A fanatical book reader, Kirstie has works hard to fit the ‘evil day job’ of Financial regulation around her passion of writing, promoting writers of all genres and encouraging more people to read books. Kirstie is the News and Events Co-ordinator for Shots.
Hunt The Wolf is based around Navy SEAL commander Thomas Crocker and his team, who are not only chasing known terrorists, getting involved in slavery rings, but climbing K2.
The novel starts with a mission, that although doesn’t go completely to plan, manages to kill the majority of the bad guys without any damage to the SEAL Team. They then fly out, but decide not to go home to the family that is mentioned, but climb a mountain in perilous conditions. This leads to meeting a Norwegian man who asks for help in finding a kidnapped girl and the rest of the plot spirals through that and the terrorism, culminating in an action scene.
I like action thrillers and usually have a lot of tolerance for the fantasy meets reality adventures because you get so caught up in the story, most things are forgivable, plus there’s always an element of truth. But – this time I did not and found several of the sequences where Crocker gets hit, shot, knifed or falls down a snowy crevasse but still manages to pull himself out and save the day rather incredulous. Especially as the wounds that befell his Team were dealt with more realism and you could see how they were affected. Saying that it was made clear that Crocker is an action and fitness junkie, and being fair I have no idea what its like to be shot but have that adrenalin buzz needed to save my own life or complete the mission, as an active SEAL (at one point) Mann does and may have been pulling from personal experience.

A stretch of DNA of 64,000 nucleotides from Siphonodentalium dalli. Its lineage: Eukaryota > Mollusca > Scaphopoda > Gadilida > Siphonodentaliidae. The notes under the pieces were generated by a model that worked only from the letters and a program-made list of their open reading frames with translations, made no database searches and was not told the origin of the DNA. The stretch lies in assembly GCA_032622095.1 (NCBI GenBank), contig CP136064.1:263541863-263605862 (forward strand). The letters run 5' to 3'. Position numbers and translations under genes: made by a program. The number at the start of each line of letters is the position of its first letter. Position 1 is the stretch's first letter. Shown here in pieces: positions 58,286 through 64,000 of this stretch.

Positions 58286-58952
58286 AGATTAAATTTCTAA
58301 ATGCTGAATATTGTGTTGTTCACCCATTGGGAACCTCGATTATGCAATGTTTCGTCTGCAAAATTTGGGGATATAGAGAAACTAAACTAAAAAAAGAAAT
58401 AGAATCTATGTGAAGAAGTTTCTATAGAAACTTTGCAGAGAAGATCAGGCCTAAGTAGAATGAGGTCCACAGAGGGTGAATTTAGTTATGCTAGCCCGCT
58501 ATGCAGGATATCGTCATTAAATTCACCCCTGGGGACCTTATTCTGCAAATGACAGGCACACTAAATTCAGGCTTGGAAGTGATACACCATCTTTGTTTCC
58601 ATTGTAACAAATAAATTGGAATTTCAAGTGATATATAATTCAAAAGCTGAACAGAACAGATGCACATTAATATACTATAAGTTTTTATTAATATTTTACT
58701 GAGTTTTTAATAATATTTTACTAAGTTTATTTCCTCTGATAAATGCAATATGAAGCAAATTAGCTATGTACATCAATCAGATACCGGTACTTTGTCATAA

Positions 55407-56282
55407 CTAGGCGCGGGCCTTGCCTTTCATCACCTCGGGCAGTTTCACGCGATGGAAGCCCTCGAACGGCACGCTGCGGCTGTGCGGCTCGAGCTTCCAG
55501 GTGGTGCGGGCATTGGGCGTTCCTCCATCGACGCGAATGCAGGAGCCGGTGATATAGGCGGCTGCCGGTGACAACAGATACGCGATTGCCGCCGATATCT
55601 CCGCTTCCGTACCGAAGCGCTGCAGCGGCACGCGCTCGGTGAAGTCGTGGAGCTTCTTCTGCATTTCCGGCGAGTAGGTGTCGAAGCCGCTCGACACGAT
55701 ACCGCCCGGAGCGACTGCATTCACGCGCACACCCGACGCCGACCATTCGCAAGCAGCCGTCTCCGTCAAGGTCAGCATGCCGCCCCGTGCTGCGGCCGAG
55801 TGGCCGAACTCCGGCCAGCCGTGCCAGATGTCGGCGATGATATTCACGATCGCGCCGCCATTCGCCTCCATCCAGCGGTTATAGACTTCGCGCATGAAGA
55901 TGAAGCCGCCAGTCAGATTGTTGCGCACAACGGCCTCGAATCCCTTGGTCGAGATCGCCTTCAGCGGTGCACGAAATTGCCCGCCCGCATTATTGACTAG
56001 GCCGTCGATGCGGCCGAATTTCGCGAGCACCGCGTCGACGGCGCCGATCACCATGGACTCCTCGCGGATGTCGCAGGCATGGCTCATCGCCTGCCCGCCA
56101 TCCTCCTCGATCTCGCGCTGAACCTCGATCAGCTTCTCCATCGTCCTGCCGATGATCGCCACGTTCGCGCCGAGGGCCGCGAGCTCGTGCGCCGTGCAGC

The plot was not overly original, but tied together well and in parts was fast paced enough to give a good feel of what being in action must be like. Other parts were very slow and I failed to see the reasoning for spending a lot of time on the mountain climbing, when it was not relevant to the book really and the time could have been spent tightening and expanding what it was really all about. It did not help that a lot of this was spent in Crocker’s’ introspective thinking about his family and missing them, when he could have gone home rather than making the trip. Rather than being a roller coaster ride speeding round bends and throwing you down hills, Hunt the Wolf trundles round a few bends, staggers up the peak and then throws you down the descent at a rapid pace.